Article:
Get ready for warmer weather and join BikeDenver’s Vernal Equinox ride this Saturday, March 20! It’s a fun, social bike ride that’ll celebrate the onset of spring. The ride will leave City Park’s Thatcher Fountain at 2:15pm, and arrive at Jackson’s downtown at approx. 3pm. To participate, please arrive at Thatcher Fountain by 2pm to sign in.
About BikeDenver’s Equinox and Solstice Rides: BikeDenver’s Vernal Equinox Ride is one of 4 Equinox rides offered throughout the year to acknowledge the changing of the seasons and help get the message out to the general public that bikes are great way to get around for fun or transportation throughout the year. BikeDenver also offers Summer Solstice, Autumnal Equinox and Winter Solstice Rides. The rides are open to the public and led by League of American Bicyclist trained riders who plan the route. There are typically 30-60 riders on our vernal and autumnal equinox rides. The rides are a great way to learn how to ride safely in groups, meet new people and experience new bike routes in Denver. Families are welcome, we recommend a helmet, waiver signatures are required, children should be accompanied by adults.
About the Summer Solstice Ride on June 21st: Our summer solstice ride (over 90 riders last year!) is planned for Monday, June 21. We will leave from The Denver Zoo, ride through City Park, ride through (yes, through!) the Denver Botanic Gardens, through Cheeseman park, and arrive for a casual picnic hosted by Volunteers for Outdoor Colorado at their Dos Chappell Bathhouse headquarters at the North end of Smith Lake in Washington Park. Read about last year’s ride here.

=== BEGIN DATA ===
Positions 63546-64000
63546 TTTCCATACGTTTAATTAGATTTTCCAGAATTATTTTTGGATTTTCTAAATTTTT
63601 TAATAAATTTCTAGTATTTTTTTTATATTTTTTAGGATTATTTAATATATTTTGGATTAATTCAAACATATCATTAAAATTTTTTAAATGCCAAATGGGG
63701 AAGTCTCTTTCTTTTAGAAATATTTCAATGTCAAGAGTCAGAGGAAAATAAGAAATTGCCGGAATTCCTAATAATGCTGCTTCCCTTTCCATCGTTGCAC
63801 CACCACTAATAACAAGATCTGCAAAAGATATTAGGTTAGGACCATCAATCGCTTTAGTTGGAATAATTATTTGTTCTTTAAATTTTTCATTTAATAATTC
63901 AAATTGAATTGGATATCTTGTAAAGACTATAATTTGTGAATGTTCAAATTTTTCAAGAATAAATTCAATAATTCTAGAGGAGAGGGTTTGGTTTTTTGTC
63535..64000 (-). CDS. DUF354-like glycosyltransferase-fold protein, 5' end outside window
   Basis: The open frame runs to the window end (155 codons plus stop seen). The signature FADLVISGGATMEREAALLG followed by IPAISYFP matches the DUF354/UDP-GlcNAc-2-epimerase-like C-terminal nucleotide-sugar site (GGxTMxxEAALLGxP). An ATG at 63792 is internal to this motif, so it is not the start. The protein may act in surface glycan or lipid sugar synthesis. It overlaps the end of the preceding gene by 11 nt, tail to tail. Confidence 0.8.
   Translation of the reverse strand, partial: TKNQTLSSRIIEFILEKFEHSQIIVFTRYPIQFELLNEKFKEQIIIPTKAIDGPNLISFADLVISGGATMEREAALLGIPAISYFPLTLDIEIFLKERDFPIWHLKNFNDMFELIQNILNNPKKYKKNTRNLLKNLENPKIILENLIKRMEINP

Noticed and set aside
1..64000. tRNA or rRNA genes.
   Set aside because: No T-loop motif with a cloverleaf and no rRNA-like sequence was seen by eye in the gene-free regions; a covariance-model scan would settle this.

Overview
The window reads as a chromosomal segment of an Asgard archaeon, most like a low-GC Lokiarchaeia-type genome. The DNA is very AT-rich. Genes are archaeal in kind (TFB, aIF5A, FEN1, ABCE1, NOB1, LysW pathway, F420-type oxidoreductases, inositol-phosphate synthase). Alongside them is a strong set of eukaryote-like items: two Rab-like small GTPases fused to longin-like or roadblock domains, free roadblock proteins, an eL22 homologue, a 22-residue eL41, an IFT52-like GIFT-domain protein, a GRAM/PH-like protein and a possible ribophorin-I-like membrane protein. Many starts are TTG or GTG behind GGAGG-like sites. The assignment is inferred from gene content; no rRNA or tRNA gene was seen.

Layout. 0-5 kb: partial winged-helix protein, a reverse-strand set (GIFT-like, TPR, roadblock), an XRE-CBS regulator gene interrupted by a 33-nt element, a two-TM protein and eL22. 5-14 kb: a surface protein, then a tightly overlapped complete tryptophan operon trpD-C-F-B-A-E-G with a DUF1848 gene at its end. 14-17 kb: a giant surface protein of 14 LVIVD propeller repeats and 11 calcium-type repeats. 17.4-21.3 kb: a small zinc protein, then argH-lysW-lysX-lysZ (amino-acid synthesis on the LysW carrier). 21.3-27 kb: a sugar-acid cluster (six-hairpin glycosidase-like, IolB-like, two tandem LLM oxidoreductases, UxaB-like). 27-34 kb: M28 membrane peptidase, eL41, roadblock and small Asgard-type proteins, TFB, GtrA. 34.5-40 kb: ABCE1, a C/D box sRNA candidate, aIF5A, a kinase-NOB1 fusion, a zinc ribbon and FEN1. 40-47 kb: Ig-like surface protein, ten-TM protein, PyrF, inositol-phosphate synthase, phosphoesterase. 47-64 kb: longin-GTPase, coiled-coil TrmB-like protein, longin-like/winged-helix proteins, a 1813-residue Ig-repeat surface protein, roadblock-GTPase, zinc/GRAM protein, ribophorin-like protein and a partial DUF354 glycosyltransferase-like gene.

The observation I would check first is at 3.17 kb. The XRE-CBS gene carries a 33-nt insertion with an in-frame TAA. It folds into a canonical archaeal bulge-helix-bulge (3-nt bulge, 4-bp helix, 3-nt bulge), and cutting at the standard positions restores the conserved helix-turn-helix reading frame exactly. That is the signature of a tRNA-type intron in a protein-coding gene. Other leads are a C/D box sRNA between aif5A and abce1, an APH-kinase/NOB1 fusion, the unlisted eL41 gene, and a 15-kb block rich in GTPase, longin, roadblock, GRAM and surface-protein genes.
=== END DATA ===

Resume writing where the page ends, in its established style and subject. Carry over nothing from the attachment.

The 2010 Vernal Equinox ride will leave City Park’s Thatcher Fountain at 2:15pm and arrive at 3pm at Jackson’s downtown (1520 20th St.), in time for ride participants to enjoy Vest Fest West, a new annual event hosted by Vest Fest Events that’ll benefit BikeDenver. Get information on Vest Fest here.
What to bring: It’s simple! Bring yourself, your bike, and your friends on wheels! If you’re planning to attend Vest Fest West, don’t forget a vest, and $25 for entry.
More about the equinox and reasons for the seasons: March 20, 2010 marks the Vernal Equinox. Translated literally, equinox means “equal night”. Because the sun is positioned directly above the equator, day and night are equal in length all over the world during the equinoxes. A second equinox occurs each year on September 22 or 23; in 2010, it will be on September 22. This date will mark the autumnal equinox in the Northern Hemisphere and the vernal equinox in the Southern.
These brief but monumental moments owe their significance to the 23.4 degree tilt of the Earth’s axis. Because of the tilt, we receive the Sun’s rays most directly in the summer. In the winter, when we are tilted away from the Sun, the rays pass through the atmosphere at a greater slant, bringing lower temperatures. If the Earth rotated on an axis perpendicular to the plane of the Earth’s orbit around the Sun, there would be no variation in day lengths or temperatures throughout the year, and we would not have seasons.